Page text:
It is an error of the highest order to assume morality has nothing to do with economics. The stewardship of resources, seemingly spiritually devoid things like monetary policy, and the economic indicator called inflation are directly tied to our moral decisions as a nation and as individuals. For those of religious faith, as many here in North Carolina are, economics are also a frequent, if not oft-ignored, subject of the biblical testaments.

Indeed, the 10h commandment — perhaps the most misunderstood of the Decalogue — is not a prohibition against a behavior like the rest. Instead, “Thou shalt not covet” is a command to check an attitude that leads to harmful consequences for self and society — the fallen human proclivity to envy the possessions of another. One could say the appeal of socialism is largely due to envy and the desire to make ours what we haven’t worked to earn.

Covetousness is a sin of the heart that gets at the motivation for entertaining the violation of the other nine. It is this “look under the hood” warning that was inherent to Jesus’ famous formula used in the Sermon on the Mount: “You have heard that it was said…But I say to you…” (Matt 5:21, 27, 31, 33, 38, 43).

But what doth Galilee have to do with Jackson Hole? No disrespect intended towards Jerome Powell and the Federal Reserve, but the connection is significant. Alfred Kahn, once President Carter’s “anti-inflation czar,” acknowledged:

“Inflation is a symptom and a reflection of a society that is, in some degree, in a state of dissolution — one in which the social limitations, the bounds that an orderly society has to accept, in large measure voluntarily, on individual action, are in the process of weakening.”

This observation by Carter’s inflation expert was not merely an attempt to justify the administration’s austere outlook (though such a conclusion seems logical). In his book “The History of Interest Rates” (1977), Sidney Homer evokes sentiments that transcend the book’s tedious title. Herbert Schlossberg made these concepts more accessible:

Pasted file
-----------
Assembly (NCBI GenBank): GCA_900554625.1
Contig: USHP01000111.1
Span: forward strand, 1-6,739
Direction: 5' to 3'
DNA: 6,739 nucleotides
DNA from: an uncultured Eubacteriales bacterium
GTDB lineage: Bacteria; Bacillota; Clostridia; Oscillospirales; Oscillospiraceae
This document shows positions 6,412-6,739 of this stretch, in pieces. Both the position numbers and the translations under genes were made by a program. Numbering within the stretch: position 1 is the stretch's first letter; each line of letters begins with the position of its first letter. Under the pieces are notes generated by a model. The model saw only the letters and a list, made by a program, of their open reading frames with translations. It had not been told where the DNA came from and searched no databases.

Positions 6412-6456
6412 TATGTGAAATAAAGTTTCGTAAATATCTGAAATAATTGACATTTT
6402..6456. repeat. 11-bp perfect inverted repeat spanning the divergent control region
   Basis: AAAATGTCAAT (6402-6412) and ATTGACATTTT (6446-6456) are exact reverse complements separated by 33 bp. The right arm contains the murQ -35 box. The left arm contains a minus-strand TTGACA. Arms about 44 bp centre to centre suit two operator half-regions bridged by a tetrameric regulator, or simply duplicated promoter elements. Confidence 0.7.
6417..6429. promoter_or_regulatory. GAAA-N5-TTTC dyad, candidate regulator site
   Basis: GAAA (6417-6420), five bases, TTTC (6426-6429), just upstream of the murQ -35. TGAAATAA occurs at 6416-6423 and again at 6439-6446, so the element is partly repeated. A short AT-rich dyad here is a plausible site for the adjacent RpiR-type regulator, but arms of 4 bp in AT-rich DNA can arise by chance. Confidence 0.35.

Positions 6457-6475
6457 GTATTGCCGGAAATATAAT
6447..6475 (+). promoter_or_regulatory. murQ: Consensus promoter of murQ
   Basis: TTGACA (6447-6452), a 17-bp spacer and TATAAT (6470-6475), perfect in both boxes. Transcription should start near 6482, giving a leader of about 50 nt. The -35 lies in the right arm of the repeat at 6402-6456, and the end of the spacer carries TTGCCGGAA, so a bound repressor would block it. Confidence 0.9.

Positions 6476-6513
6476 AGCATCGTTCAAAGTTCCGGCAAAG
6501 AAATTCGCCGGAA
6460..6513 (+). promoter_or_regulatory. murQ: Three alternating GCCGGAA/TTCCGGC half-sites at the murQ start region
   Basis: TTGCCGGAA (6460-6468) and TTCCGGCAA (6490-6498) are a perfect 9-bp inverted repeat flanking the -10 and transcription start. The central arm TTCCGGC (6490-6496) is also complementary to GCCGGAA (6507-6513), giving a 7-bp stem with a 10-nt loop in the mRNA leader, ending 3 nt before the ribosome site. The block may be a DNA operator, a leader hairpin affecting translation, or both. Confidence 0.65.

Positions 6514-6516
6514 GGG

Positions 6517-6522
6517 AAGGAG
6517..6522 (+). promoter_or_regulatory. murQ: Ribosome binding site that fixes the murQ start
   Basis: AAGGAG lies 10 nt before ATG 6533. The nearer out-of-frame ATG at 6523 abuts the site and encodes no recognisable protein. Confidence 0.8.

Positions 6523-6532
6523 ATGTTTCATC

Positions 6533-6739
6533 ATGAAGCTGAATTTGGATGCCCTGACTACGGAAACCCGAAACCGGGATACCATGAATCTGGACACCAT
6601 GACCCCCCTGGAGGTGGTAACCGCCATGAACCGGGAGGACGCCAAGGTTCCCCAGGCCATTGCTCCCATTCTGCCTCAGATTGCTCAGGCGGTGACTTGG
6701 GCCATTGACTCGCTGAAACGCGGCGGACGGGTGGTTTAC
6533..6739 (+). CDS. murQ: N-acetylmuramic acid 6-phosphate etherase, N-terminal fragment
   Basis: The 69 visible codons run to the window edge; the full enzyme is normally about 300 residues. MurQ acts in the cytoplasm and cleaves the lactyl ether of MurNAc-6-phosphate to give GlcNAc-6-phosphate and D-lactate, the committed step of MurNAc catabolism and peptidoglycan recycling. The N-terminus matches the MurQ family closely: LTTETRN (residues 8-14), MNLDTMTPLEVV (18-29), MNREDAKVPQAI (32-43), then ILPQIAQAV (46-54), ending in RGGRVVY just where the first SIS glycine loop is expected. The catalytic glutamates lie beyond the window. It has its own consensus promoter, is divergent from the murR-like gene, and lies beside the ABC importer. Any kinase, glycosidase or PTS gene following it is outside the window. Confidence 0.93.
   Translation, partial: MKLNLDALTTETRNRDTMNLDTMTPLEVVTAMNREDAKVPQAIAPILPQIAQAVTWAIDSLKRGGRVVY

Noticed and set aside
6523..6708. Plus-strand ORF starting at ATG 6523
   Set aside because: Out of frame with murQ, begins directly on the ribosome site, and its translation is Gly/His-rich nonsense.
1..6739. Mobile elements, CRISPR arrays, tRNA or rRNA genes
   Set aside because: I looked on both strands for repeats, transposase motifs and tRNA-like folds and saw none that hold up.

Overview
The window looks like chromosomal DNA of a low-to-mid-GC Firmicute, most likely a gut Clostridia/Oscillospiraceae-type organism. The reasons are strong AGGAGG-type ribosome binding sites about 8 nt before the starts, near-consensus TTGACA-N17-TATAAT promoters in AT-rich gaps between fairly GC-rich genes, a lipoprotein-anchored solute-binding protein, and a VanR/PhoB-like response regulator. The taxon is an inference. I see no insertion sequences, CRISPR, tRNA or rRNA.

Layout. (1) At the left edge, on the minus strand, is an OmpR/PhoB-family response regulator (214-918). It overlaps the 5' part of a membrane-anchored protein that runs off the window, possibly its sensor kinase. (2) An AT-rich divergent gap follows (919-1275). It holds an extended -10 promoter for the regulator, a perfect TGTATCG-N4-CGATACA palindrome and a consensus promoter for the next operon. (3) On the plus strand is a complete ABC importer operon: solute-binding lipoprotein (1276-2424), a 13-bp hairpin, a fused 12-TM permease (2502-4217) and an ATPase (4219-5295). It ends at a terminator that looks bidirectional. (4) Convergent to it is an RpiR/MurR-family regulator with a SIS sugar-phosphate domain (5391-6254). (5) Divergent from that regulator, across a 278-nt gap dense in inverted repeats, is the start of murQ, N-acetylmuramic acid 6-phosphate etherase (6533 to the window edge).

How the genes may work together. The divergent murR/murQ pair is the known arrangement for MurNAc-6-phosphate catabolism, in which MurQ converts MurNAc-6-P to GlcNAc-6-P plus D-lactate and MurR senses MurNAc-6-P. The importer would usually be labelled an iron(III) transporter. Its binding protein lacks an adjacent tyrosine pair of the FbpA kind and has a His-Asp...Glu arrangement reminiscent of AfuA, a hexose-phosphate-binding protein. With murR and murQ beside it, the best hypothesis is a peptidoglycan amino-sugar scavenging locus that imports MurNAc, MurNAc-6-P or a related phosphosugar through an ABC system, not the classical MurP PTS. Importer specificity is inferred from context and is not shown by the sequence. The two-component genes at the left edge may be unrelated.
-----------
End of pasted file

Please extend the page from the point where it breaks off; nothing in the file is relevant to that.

“The cultural level of a nation correlates inversely with its interest rates. The higher the moral and intellectual strength, the lower the interest rate and the greater the financial strength.”

Surprising summation from an economist and former CIA analyst? I would say, “No.” That economics depends on morality is clear for those who have eyes to see.

When we study economics and inflation, specifically, we come to realize that an observable virus of envy appears to infect people before any hint of monetary disasters. Whether pre-Revolutionary France or the Western nations’ obsession with leisure and pleasure (Exhibit A: “The Taylor Swift effect,” or Exhibit B: The “NIL mess” that threatens college football), centralized powers print more money to feed the greed. Schlossberg again: “All true needs are satiable. Illegitimate wants — pride, envy, greed — are insatiable.”

In North Carolina, we’ve been wise to build an economy based on real goods and services, to limit unnecessary spending and handouts from the government, and to plan for the future by storing away surpluses in Rainy-Day Funds. But the dollar we use for our everyday purposes is tied to a wider culture that is increasingly viewing money in immoral ways, believing their prosperity is owed to them, which fosters ingratitude and demands for entitlements, especially of the “insatiable” variety.

Central powers then attempt to satisfy these demands from depleted resources, resorting to tricks like “monetizing the debt.” This deceptive practice involves printing more dollars — or creating digital currency — to cover the interest on incurred debt, perpetuating a corrupting cycle.

However, without a return to a more moral approach to money, based in biblical principles, this unsustainable game will end. If only the consequences were as benign as bankruptcy. Yet, history shows otherwise. Better to pay heed to the ancient warning against societal decline driven by covetousness:

“You have planted much, and harvested little;

You eat, but never have enough;

You drink, but never have your fill;

And he who earns wages,

Does so to put them into a purse with holes” (Haggai 1:6 NKJV).

The crux of the matter extends beyond discussions of inflation, the World Bank, and intricate monetary policies designed to prolong the inevitable. It boils down to every individual’s fundamental choice: “Will you serve God or mammon?” A shift towards gratitude could starve the greed that is demanding the insatiable and unlock an economic dynamism rooted in contentment. After all, it’s not merely play money.